Yet Pennsylvania’s version is more designer-friendly, Browning says. For example, lateral spacing and hole spacing on laterals are fixed. In Maryland, he says, the size of the mound dictates hole spacing and lateral spacing. For perk tests, Maryland requires open holes and infiltrometer tests. Pennsylvania requires perk tubes for sand mounds and in-ground systems, he says.

There is some seasonal slowdown in the business, he says, but you can look at soils at any time. “In fact, the last couple years, the way housing has been going, we barely saw a difference in business when winter came through,” Browning says.

The far northwestern and southern corners of Maryland are about a four-hour drive from the Penn’s Trail headquarters. Browning splits his time between the two states. “I’m usually in Maryland one to two days a week, and I’m doing soil testing, infiltration testing, that kind of stuff, to support a design.”

The rest of his week is spent in the office. He maintains compliance documents on several systems that require regular samples. “What I like about my job is there’s not a lot that’s typical about it. In general I’m designing and doing infiltration and soil work daily, but it does vary.”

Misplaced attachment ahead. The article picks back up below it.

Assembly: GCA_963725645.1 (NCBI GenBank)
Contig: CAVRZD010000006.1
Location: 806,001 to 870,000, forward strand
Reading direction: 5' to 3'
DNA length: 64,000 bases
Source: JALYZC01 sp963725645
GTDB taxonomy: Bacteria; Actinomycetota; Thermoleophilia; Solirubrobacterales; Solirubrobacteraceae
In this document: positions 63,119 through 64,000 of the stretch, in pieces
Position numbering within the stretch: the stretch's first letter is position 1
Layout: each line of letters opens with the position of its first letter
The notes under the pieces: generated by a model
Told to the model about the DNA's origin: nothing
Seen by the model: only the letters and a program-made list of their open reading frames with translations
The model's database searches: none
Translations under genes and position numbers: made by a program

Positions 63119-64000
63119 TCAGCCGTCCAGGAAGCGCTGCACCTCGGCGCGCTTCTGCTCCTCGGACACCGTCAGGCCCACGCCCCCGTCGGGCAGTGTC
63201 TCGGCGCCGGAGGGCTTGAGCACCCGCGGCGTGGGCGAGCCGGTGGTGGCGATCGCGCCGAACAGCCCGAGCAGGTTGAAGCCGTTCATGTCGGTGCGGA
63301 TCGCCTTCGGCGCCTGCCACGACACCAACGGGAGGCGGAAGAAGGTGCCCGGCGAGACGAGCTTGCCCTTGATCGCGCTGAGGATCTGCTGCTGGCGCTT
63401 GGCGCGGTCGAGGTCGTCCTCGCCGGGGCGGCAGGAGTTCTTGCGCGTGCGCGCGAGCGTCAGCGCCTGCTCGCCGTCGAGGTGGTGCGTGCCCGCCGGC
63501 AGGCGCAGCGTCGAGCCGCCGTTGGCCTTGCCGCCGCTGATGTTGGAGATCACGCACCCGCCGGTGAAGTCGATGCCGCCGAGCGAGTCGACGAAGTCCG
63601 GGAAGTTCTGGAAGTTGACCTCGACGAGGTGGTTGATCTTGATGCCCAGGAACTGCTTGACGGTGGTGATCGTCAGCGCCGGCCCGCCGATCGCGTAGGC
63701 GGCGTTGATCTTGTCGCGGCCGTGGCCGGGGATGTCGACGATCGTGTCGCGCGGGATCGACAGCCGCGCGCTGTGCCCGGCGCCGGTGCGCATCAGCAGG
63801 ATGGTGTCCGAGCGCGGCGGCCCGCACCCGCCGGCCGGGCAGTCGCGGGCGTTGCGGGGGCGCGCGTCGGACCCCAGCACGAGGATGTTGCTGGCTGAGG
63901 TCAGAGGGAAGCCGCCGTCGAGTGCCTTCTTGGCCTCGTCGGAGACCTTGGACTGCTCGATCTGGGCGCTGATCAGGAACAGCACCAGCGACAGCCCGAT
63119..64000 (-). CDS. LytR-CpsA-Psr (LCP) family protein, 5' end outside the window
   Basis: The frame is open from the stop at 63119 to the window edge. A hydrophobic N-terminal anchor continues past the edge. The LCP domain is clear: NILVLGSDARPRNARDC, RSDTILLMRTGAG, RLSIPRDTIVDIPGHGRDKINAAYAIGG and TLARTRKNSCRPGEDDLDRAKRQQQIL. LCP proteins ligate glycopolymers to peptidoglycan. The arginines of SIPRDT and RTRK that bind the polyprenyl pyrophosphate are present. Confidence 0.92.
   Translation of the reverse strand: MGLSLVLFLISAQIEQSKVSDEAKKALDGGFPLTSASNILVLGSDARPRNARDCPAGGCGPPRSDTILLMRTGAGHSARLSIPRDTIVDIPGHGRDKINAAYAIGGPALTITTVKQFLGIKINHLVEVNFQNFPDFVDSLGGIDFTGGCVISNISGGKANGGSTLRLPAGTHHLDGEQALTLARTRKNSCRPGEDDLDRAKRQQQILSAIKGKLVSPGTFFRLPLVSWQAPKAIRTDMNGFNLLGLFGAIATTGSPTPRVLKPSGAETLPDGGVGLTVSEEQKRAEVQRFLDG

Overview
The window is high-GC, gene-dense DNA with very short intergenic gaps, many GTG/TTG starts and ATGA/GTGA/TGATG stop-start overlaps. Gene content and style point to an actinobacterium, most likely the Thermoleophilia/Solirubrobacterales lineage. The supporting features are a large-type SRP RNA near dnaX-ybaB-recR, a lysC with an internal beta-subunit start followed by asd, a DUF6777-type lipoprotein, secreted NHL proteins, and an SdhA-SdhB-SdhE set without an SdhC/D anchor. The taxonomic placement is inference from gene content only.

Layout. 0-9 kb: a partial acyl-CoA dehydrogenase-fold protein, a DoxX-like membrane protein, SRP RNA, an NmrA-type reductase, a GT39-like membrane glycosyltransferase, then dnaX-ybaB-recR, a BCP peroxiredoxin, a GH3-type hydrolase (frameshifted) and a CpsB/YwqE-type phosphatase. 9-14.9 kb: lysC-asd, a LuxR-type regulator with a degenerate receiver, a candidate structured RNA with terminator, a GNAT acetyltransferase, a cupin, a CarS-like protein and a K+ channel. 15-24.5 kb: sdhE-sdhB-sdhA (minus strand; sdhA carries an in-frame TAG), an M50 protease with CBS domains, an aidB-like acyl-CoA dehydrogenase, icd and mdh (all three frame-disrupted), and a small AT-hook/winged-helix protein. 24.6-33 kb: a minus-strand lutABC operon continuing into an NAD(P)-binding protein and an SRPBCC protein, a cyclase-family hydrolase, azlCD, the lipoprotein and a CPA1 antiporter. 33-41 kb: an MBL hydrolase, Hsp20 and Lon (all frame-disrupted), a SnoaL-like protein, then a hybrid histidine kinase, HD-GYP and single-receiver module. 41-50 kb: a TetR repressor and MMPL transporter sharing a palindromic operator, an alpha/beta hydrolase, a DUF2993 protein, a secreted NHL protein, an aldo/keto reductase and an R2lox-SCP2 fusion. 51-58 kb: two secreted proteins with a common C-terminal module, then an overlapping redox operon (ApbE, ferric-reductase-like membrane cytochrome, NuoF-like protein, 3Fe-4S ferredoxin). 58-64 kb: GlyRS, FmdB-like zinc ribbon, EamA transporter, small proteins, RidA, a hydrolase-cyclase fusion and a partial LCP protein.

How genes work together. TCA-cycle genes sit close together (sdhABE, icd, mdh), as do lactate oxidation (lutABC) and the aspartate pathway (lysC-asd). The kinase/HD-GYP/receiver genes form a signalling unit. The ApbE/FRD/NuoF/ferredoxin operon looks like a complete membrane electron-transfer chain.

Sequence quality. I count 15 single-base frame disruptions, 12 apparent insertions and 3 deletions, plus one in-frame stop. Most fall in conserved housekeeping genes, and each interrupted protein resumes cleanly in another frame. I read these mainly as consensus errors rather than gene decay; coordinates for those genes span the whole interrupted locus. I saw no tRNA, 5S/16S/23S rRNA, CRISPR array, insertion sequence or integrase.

Personally, Browning says, he produces three to four system designs per week on average. The company’s other designer outputs about the same.

Penn’s Trail services don’t break down into clean categories, Browning says. Everything is interrelated. Most of the soil work leads to design work, which in turn leads to compliance and maintenance work. Sewage-related services make up about 65% of the business, he says. Environmental disciplines such as site assessments account for the rest.

Because of the high skills of its staff, Penn’s Trail tends to take on more complex jobs, he says. The company has done several multi-lot community systems and small-flow systems serving welcome centers.

When he talked to Onsite Installer, Browning was on the site of what would be a convenience store and next to a commercial complex the company also designed.

The commercial complex produced about 3,800 gpd and was served with a subsurface low-pressure dose system. The convenience store has a design flow of 3,000 gpd. On the same property is a liquor store with 400 gpd, and the system will use advanced treatment.

Membrane bioreactors have come up in conversation, he says, but he has yet to use one in a design. The technology does result in better soil loading rates, he says, but in the case of projects like the commercial complex, state regulations would require a licensed operator to be at the work site daily. “It just wasn’t financially feasible for that particular project,” he adds.